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St. Edmund

"For this purpose, they form a society under the patronage

of the Sacred Hearts of Jesus and Mary, invoking the aid of St. Edmund"


Saint Edmund of Abingdon is also known as Edmund Rich, Saint Edmund of Canterbury, and Edmund of Pontigny, was the first child born to deeply devout parents in a small village near Oxford, England. It was on a pilgrimage to the shrine of King Edmund the Martyr when his mother, Mabel, first felt the baby kick. “It will be a boy,” she told her husband. “We’ll name him Edmund.”

He was born dead on November 20, the feast day of King Edmund. In despair, Reginald told his wife that he would go prepare a grave. “No, no,” cried Mabel. “Call the priest first and have the baby baptized.” The priest poured water over newborn Edmund and at once the child began to stir. While his parents stared in amazement and joy, little Edmund began to cry.

Professor to Priest

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Edmund grew to become a noted professor of math and geometry at Oxford in England. One night, Edmund’s mother came to him in a dream. In his dream, he was about to give a lecture and had filled the blackboard with geometrical figures. Suddenly his mother appeared and asked, “Son, what are these things on the blackboard?” Shaking her head, his mother picked up the chalk and drew three circles on the board. She pointed to each one, saying, “Father, Son and Holy Spirit. Son, please study these figures from now on, and no others!” After much prayerful meditation, Edmund decided to study theology and become a priest.

After becoming a priest, Edmund left Oxford and served as Treasurer of the Salisbury Cathedral. During this time he also served in a country parish near Salisbury. Shocked by the poverty of his parishioners, he began spending most of his salary and selling many of his possessions to help them. Also during this time, England was on the verge of civil war. When King Henry III brought in a foreign army to crush the rebellious barons, Edmund bravely left his country parish to confront the King and was able to plead for peace.

Bishop and Saint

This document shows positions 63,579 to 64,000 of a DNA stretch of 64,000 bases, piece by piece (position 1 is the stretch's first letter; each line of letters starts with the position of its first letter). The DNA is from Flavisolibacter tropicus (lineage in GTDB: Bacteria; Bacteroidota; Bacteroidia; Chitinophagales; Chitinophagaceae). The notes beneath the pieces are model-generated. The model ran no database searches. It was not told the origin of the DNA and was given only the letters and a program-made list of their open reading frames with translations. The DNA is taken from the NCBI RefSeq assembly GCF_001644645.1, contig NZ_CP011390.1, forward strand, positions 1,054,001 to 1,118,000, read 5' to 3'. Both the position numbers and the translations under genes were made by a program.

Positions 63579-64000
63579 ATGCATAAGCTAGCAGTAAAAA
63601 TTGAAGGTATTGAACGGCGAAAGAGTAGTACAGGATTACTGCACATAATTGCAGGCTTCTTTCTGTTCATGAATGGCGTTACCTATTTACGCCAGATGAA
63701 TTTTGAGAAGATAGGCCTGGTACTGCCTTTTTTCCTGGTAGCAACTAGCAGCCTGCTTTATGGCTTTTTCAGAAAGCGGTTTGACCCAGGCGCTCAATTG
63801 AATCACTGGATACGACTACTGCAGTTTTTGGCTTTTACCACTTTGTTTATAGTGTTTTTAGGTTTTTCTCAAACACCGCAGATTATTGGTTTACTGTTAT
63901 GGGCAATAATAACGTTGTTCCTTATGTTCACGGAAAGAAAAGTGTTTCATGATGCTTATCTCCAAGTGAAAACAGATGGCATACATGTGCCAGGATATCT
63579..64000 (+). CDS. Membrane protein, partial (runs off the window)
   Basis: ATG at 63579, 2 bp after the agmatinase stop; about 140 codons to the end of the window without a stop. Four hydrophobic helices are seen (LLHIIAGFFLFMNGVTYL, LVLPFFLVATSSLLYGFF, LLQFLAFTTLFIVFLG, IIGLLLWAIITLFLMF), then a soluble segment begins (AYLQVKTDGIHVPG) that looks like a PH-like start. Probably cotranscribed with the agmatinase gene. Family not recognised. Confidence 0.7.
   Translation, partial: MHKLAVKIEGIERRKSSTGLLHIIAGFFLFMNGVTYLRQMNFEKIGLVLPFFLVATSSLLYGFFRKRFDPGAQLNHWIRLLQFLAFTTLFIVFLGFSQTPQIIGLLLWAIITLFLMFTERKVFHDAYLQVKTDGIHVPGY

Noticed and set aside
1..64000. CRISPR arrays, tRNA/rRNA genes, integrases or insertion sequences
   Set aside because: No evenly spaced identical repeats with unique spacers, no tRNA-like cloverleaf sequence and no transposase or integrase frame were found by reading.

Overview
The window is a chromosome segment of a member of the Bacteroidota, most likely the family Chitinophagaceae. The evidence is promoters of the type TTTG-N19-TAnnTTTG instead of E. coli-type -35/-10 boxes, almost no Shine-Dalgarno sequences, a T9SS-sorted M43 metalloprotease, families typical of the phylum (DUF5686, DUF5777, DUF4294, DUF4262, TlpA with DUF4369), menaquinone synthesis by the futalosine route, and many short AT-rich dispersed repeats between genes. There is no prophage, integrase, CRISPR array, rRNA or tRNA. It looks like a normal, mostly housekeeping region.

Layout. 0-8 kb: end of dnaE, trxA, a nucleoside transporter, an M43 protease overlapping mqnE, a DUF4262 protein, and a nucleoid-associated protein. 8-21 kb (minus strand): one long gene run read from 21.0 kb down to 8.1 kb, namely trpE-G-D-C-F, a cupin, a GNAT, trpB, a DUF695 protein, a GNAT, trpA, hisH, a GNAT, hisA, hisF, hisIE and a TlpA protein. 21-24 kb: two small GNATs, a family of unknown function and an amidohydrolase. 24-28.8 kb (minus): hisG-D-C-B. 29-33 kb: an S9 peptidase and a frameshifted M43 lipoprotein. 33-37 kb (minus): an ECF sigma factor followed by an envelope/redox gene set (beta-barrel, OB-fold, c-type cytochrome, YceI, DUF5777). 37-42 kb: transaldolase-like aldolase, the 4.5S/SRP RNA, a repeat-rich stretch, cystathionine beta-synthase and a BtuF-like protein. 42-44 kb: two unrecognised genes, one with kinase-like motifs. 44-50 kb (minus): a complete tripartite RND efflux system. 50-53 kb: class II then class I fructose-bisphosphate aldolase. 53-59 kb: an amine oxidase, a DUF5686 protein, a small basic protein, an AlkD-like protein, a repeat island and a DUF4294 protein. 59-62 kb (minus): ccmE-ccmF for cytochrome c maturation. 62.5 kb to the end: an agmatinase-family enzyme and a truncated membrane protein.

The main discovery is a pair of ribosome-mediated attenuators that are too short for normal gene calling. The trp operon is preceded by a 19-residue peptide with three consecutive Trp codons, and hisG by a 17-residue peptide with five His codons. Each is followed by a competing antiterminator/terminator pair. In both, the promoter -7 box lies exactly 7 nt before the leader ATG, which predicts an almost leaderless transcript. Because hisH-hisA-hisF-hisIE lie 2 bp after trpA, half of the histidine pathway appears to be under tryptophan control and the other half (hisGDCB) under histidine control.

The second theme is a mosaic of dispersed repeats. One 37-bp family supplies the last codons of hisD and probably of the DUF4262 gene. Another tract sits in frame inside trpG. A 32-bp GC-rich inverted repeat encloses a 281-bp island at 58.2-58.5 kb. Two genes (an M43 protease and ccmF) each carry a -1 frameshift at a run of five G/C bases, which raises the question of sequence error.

The Pope, learning of Edmund’s self-sacrificing spirit, named him Archbishop of Canterbury in 1234. While journeying to Rome, Edmund fell sick and died in Pontigny, France. He was buried there at the abbey and many miracles took place at his tomb. Within six years, the Pope declared him a saint.

Six centuries later, the Society of Saint Edmund was founded at Pontigny. The Fathers of Saint Edmund opened apostolates in France, Canada, England, the United States and Venezuela. The Fathers of Saint Edmund try to be, as Edmund was, “eyes to the blind, feet to the lame, father of the poor and friend to strangers in trouble.” 

Today, Saint Edmund is one of the "Incorruptible" Saints of the Church. Edmundite Father Felix Masse said the following of this discovery, "After God glorified the remains of Saint Edmund by means of miracles and by the voice of his Church, his tomb was opened after having been closed for six years. On hearing this, the crowds hastened there. From the open coffin there arose a celestial odor which perfumed the sacred place and filled the great multitude of people with joy."

The holiness of Saint Edmund is an inspiration to all who hold a devotion to him. Although not our founder, the Holy Spirit brought Saint Edmund to us as a Patron.  As Father Masse wrote, "Out of these memories, laid bare before the eyes of our hearts, there will come forth not only his sweet countenance, but we shall also inhale the aroma of holiness which inebriated his contemporaries and still rejoices their descendants." ​

Saint Edmund, pray for us!

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